Nike Golf introduced square-headed golf clubs, including drivers, several years ago into a market firmly committed to the familiar round edge clubs. The notion that square clubs were great for amateurs and nobody else was crushed when Lucas Glover won the U.S. Open in June using a square driver and Stewart Cink won the British Open in July using a square driver. Nike Golf players have won seven other tournaments worldwide using Nike square drivers. Based on recent sales figures and rapid adoption among PGA Tour Pros, it seems that ‘new geometry’ clubs are set to be the new golf club paradigm. Keep reading to find out which square clubs the Pros use, and why the clubs’ high MOI (moment of inertia) matters so much for great performance.
Nike Golf Talks Shop
Nike Golf director of production Tom Stites reported that “golf products don’t become popular until the best players in the world embrace them.” Stites also notes that graphite shafts were initially resisted, but have become wildly popular and standard on many clubs. When asked about the new geometry of the club, Stites said, “there are other ways to make a stable golf club, but square is the easiest. A ball coming off a square head doesn’t hook or slice as dramatically.” This is good news for most players since they don’t want their golf balls wandering off center, but poses a challenge to some pros: it’s more difficult to work the ball left or right or up and down — which means a more consistent trajectory. So if you want to pull a Tiger Woods and curve your ball you’ll have to a work a little harder, but for the other dozen holes you won’t have to worry about flubbing your shot.
Moment of Inertia
What is moment of inertia, and what difference does it make for golfers? Put simply, a higher M.O.I. produces greater stability. Since we’re discussing square golf clubs, think of a box: if a box occupies a small footprint but is very tall it will not be stable, whereas a box with a larger footprint and shorter height will be very steady. If these boxes, or in our case square clubs, are in motion, the higher MOI object offers greater resistance to changes in angular momentum (ie: greater effort is required to change its course).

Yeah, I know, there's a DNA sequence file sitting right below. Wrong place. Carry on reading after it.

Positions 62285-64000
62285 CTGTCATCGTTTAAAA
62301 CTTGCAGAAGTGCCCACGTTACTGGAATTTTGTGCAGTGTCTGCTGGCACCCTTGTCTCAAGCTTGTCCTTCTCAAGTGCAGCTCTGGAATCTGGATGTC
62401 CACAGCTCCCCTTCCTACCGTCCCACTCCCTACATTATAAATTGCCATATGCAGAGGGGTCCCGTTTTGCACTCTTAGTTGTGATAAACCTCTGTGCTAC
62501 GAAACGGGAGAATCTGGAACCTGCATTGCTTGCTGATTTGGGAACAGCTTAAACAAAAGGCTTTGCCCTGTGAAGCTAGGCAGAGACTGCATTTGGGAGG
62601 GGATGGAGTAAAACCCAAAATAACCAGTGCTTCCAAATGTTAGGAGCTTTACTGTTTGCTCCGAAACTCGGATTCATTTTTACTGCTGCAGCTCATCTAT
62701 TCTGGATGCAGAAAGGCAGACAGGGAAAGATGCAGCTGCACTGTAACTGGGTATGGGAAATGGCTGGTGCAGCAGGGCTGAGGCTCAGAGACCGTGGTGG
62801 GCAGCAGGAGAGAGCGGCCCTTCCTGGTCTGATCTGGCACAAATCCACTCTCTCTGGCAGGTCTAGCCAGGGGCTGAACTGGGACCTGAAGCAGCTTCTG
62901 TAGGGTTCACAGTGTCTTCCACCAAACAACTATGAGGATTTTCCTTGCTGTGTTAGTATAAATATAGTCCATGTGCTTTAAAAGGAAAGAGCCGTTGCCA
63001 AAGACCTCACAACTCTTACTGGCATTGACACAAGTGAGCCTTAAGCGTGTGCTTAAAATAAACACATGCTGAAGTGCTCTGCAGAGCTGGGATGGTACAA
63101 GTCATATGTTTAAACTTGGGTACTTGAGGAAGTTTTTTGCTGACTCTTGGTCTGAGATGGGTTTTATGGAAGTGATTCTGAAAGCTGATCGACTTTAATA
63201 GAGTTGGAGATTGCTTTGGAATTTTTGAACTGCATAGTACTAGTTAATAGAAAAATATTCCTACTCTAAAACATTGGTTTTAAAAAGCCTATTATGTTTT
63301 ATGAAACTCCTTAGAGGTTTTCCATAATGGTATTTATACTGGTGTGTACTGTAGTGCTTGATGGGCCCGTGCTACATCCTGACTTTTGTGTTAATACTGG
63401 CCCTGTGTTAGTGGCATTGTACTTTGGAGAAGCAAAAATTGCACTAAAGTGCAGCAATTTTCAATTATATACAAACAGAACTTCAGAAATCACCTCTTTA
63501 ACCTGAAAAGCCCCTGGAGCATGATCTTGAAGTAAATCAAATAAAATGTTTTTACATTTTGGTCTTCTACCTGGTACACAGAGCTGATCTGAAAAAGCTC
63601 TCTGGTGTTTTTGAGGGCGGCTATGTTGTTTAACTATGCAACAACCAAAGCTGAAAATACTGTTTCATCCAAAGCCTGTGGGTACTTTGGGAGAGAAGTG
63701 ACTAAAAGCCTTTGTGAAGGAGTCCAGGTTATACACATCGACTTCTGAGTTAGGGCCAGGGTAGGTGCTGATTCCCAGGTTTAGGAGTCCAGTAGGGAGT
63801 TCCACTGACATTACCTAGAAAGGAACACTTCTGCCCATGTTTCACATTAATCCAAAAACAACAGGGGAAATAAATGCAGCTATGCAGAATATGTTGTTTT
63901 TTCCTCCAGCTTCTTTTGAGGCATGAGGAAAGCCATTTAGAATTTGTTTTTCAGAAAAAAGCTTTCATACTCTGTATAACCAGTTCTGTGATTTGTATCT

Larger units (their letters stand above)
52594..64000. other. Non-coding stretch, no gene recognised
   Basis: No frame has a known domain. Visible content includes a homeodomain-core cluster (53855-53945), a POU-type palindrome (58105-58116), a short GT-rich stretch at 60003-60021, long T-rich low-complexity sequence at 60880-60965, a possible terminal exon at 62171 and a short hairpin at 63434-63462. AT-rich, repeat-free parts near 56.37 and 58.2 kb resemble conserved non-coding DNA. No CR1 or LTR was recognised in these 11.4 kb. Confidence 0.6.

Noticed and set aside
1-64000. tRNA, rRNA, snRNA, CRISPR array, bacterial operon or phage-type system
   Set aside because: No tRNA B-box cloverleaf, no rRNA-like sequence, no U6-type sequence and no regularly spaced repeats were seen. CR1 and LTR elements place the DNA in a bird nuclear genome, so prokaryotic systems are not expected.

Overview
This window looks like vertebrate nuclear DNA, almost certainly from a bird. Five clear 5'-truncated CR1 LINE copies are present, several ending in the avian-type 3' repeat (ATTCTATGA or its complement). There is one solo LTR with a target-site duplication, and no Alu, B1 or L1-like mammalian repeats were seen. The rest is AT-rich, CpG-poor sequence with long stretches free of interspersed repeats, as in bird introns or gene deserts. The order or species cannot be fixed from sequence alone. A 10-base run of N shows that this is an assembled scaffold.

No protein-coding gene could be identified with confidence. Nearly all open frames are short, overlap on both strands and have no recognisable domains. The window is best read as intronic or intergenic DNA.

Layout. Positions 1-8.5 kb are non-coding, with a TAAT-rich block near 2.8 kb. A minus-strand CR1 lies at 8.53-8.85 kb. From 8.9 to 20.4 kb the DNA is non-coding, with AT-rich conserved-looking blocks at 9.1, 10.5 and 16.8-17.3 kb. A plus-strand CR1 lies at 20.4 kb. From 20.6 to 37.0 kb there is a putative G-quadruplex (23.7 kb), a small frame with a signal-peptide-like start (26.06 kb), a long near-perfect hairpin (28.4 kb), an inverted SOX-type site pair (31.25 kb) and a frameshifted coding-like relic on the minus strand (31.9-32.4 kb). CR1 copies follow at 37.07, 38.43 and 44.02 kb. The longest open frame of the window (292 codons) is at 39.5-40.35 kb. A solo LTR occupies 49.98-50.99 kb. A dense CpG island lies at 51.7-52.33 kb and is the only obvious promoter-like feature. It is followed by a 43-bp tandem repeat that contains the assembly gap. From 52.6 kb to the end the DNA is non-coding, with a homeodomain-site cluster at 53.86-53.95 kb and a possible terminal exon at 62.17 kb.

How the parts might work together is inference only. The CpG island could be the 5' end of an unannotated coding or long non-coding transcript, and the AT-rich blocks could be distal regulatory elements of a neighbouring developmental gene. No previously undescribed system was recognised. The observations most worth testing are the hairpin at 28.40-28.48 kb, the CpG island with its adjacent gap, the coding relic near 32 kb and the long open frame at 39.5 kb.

A golfer’s swing is subject to many forces that can disrupt a fluid swing and torque the clubhead out of alignment. A square club with a high MOI has its weight low, back and spread out, which stabilizes the club during the swing and produces a flatter contact angle with the golf ball. Of course this same stability offers the golfer more control: since there are fewer errant contacts, golfers can precisely and consistently introduce spins they want instead of what happens by chance.
Will You Go Square?
For many people investing in a new driver is a no-brainer. The challenge is deciding which one to buy. The choice will become easier as more manufacturers transition to new-geometry clubheads, specifically squared drivers and woods. The new designs offer greater head volumes, more opportunity to introduce custom weighting and aerodynamic features. And since manufacturers are working hard to reduce costs, the latest and greatest technology will be reserved for their best products, which happen to be the R&D-heavy square clubs and new-geometry clubs. Being square has never been so fun — or helpful to your golf game!
Stewart Cink and Lucas Glover Clubs
Stewart Cink’s Driver:
Lucas Glover’s Driver:
For a complete list of clubs and apparel check out the Pros page, and the player sites for Stewart Cink and Lucas Glover. There you’ll find player bios, the equipment they use, what they’ve worn and will wear in tournaments.